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Arian

TV Antennas

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Is anyone here knowledgeable about how TV antennas work and how to get specific feeds, etc.?


 


Here's the story. For various reasons, I'm looking to gain Over the Air Television feeds of CBS, PBS, etc. out of Miami, Florida. Now how can I properly calibrate a simple antenna to reach the feeds in Miami from here in Ottawa?


 


Any input is greatly appreciated. :)


 


 


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Is anyone here knowledgeable about how TV antennas work and how to get specific feeds, etc.?

 

Here's the story. For various reasons, I'm looking to gain Over the Air Television feeds of CBS, PBS, etc. out of Miami, Florida. Now how can I properly calibrate a simple antenna to reach the feeds in Miami from here in Ottawa?

 

Any input is greatly appreciated. :)

You can't. TV antennas don't reach that far.

 

 

Here is why

http://www.dennysantennaservice.com/1496626.html

 

Range in miles is the claimed ability of a particular television antenna to receive a signal from a particular distance. Many antenna manufacturers do this stating range in miles. This however can be very misleading. Here's why, antennas can receive TV signal from a much greater distance over flat open terrain, versus hilly or densely wooded terrain. Some manufactures may exaggerate their claims, by using the words up to ____ miles. Most manufacturer range in mile claims are based on fairly good reception conditions, some claims are totally exaggerated but never are the claims made under the worst conditions. For an example, one manufacturer claims their antenna can receive TV signals to 150 miles away. Claiming an antenna range of 150 miles is nothing more than marketing hype.

 I think Ken Nist says it best on his website at hdtvprimer.com/ANTENNAS/comparing.html He says "Antenna marketing is a racket in that the less honest you are, the more antennas you sell.  (Nobody goes to court over a TV antenna.)  Gain figures published by antenna makers are mostly useless, except maybe for comparing antennas by the same maker".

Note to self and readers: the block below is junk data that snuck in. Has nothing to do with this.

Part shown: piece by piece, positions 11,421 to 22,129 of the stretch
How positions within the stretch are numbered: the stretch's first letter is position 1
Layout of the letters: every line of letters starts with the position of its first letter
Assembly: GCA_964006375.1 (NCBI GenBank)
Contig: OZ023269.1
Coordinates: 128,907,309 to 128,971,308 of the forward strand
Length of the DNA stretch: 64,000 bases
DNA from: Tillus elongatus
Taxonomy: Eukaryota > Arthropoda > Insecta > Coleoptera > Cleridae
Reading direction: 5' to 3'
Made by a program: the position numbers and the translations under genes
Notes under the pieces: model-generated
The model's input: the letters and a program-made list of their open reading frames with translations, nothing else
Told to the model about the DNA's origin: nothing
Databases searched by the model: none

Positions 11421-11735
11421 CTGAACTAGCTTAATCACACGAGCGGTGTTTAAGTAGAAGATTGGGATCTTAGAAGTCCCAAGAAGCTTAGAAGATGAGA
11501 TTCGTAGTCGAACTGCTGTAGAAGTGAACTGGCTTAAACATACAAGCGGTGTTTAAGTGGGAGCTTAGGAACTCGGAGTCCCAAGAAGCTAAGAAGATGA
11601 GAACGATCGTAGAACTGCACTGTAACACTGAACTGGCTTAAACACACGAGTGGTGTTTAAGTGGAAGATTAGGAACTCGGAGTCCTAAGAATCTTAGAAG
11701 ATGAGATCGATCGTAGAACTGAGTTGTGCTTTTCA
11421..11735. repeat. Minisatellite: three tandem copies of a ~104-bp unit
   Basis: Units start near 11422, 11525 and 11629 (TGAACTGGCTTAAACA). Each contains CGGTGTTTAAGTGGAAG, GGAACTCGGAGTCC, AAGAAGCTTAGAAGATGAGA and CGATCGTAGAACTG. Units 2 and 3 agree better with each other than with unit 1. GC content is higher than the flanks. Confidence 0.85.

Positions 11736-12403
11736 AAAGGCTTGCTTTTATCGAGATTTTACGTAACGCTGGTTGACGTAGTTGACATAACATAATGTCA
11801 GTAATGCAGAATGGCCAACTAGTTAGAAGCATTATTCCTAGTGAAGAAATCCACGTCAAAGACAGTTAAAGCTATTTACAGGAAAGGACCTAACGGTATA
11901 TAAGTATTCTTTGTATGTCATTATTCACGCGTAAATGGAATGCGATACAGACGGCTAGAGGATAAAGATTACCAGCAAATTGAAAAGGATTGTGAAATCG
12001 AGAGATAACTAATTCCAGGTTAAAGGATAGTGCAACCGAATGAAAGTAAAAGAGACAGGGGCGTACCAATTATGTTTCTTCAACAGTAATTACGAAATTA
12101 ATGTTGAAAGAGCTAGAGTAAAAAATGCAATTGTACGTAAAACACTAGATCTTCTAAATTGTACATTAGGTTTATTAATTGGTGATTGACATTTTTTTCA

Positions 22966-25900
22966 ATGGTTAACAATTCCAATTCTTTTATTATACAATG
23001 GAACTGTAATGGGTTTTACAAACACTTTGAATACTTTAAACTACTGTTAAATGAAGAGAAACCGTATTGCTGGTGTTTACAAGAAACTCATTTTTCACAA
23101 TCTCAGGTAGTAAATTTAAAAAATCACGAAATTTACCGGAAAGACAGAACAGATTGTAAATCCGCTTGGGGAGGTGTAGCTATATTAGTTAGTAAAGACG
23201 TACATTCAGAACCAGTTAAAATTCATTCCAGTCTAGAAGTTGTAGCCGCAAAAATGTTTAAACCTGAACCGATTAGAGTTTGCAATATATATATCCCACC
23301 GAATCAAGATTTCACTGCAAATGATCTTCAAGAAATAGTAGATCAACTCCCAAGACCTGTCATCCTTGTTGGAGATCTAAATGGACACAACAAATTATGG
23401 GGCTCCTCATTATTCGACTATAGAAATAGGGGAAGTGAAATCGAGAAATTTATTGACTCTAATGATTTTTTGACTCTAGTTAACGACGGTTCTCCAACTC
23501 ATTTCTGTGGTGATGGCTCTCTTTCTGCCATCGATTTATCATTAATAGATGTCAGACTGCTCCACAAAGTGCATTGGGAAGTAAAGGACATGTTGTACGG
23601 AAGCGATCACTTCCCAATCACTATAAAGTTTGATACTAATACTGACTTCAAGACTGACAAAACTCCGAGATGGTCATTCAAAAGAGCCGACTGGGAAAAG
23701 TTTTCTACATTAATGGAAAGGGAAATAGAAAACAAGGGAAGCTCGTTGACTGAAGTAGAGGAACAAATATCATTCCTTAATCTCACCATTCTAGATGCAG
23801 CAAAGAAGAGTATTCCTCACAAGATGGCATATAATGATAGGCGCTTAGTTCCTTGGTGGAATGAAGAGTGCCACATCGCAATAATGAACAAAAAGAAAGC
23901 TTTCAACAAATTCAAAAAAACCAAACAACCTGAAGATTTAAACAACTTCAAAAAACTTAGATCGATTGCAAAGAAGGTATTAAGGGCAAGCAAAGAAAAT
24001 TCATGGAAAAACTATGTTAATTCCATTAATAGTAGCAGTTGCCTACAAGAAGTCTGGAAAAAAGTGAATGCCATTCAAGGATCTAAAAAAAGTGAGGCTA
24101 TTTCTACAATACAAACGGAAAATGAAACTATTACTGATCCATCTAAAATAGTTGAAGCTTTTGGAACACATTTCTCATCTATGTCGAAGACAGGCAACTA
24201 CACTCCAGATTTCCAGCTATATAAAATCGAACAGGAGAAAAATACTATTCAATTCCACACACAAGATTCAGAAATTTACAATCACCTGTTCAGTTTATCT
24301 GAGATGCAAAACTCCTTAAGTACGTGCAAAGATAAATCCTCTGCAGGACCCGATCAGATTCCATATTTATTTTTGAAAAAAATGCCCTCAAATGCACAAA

So be aware of claims that seem to good to be true.The fact is no matter what antenna is in use don't expect range in reception of more then 60 to 80 miles under normal conditions..

Edited by ezikialrage
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Most TV antennas are directional gain antenna. So you would receive a lot more dB if you put it in the direction of the broadcast station (usually there should be a repeater station every city or town, check a website or whatever).


 


But since you're planning on getting channels from afar, you probably need a really high gain TV antenna and probably better off using a satellite dish if those broadcasting stations supports them.


 


What really determines the siginal quality is antenna height, fresnel zone, frequency of signal, obstruction between antennas and Earth's curvature at long distances. There are ways you can work out whether the link would work or not using Link Budget + Free Space Lost equations with a 10dB headroom as a rule of thumb.


Edited by Get Rekt
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Since you're planning on getting channels from afar, you probably need a really high gain TV antenna and probably better off using a satellite dish if those broadcasting stations supports them.

 

Oh, so you mean I can also use a dish? Would the TV hookup be the same to recieve the channels or would I still need a reciever? And how can you choose where to recieve the signal from?

Edited by Arian

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I don't think a dish would work, but I have been wrong before.


 


The best thing to do is to purchase a omni-directional or multi-directional antenna. This way, you don't have to adjust the antenna every time you change the channel. They cost a little more but the convenience is worth it.


 


Another thing to consider is if your tv is digital. Years ago, over-the-air reception changed from analog to digital. If your tv is analog then you have to purchase a digital-to-analog converter box. However, if you got a plasma, lcd, or led tv then you should be fine.


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I have internet, satellite and antenna. I can tell you there is no way possible for you to use an antenna to get a station that far away, I can get stations nearly 150 miles away but i'm sure i'm getting feed from a relay station and not the actual main station.


Your best bet in getting Local Miami stations is from satellite (buying a local channels package should get you the local channels from lots of metropolitan areas, including Miami) or finding an online site that airs a Miami area tv station.


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